With the Brexitstension confirmed until October 31st 2019 how is this likely to affect British overseas property investors? We look at the most popular markets for UK buyers abroad.
British overseas property investors now have until October 31st to purchase abroad in the EU, presuming the new prime minister keeps to the Brexitstension deadline. So what has been happening in our three largest markets for British buyers?
The Brexitstension should make no difference in Spain, where Brits were the biggest overseas buyers at 17 per cent of the foreign market.
The Spanish authorities have indicated that those who are resident in Spain should not lose access. On March 1, Spain approved a royal decree to adopt contingency measures in the event that the UK leaves the European Union without a deal.
This is the second initiative from the Spanish government in the Brexit arena, having signed off on a treaty with the UK in February permitting British residents in Spain to vote in and stand as candidates in the local elections back in May.
The royal decree covers the rights of British citizens in Spain and will come into force automatically in the event of a no deal and will be suspended only if the UK do not reciprocate with similar rights to Spanish citizens living in the UK.
If you live in Spain for more than 183 days a year, you have a legal obligation to apply for Spanish residency and submit a tax return on worldwide assets and income the year after you become a resident. Holding a Spanish residency card will permit British nationals to travel freely across Spain.
Currently non-EU nationals holding a Spanish residency identity card can travel freely around Europe. If a British person had not become a resident before the UK’s exit from the EU and remained in Spain, then their continued residency will be at the discretion of the Spanish authorities.
There are already around 150,000 Brits living in France, and with property purchase generally taking a minimum of three months from start to finish, there is still time to get in before the Brexitstension deadline of October 31st.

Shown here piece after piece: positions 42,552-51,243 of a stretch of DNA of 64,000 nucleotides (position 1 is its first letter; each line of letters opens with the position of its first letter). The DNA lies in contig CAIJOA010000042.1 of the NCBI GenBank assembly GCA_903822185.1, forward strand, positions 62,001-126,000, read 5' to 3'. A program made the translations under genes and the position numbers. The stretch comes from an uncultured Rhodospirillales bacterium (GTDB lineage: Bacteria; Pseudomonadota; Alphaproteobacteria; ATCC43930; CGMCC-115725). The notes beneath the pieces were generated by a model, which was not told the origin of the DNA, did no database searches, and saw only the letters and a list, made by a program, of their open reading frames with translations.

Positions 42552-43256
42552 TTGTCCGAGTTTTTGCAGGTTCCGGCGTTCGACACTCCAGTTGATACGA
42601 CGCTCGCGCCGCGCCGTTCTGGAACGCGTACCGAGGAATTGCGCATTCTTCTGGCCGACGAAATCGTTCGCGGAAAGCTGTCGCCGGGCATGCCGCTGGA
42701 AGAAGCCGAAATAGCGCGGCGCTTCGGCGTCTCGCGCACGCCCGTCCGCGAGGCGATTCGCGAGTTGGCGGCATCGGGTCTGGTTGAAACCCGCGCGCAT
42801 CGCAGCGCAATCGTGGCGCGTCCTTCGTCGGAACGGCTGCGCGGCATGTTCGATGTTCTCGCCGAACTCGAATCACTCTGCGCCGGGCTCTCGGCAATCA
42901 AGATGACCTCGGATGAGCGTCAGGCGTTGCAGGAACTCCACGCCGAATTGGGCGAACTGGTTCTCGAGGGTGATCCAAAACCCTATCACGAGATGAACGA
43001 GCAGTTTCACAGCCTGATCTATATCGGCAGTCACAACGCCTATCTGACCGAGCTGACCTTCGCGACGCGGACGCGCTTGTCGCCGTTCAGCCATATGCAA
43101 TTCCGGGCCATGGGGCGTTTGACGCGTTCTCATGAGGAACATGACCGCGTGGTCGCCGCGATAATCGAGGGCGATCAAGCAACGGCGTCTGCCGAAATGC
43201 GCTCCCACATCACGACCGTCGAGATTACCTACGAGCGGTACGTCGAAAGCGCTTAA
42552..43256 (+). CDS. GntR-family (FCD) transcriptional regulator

For expats, there is useful advice on the Remain in France Together pressure group website (remaininfrance.org). As per in Spain, people who are just moving there need to get their paperwork together urgently. In France, this means applying for a titre de séjour (residency permit) at their préfecture [local administrative office].
Current guidance issued by the French interior ministry indicates that if the UK leaves with a withdrawal agreement, British nationals need to apply for a new residency permit before July 2021 (The end of the 21-month transition period).
Those arriving after January 1, 2021, will need to apply for a ‘third country’ (non-EU) card.
The British are again the largest group of foreign property buyers in Portugal, so the Portuguese government has also been keen to welcome British buyers and reassure expats.
The tourist office has been running a €200,000 campaign to reaffirm this European country’s commitment to its ‘oldest ally’ with a slogan of ‘Brelcome, Portugal will never leave you’.
Again, assuming Portuguese nationals in the UK are given the same rights, British expats in Portugal will maintain ‘all their existing rights’ in principle after the Brexitstension deadline.
Over the past few years there’s been an increase in non-Portuguese and non-EU nationals moving to Portugal to take advantage of beneficial tax rates (through the non-habitual resident programme), as well as the ‘golden visa’ for non-EU buyers.
There are also understood to be plans for a ‘green visa’ to encourage Brits to purchase rural properties – ie those outside the more popular urban areas. There are also understood to be plans for a ‘green visa’ to encourage Brits to purchase rural properties – those outside the more popular urban areas.
Obtaining residency in Portugal is still a simple process, requiring a fiscal number (the same as a UK national insurance number), a Portuguese bank account, a copy of your passport, recent proof of your home address and proof of your economic status with a payslip (if employed), bank statements for the past three months and a rental agreement or completion deed if you have purchased a property.
It seems that the Brexitstension will make difference essentially to British overseas property investors, as the welcoming flags will be out at their favourite destinations even after the Brexitstension deadline passes.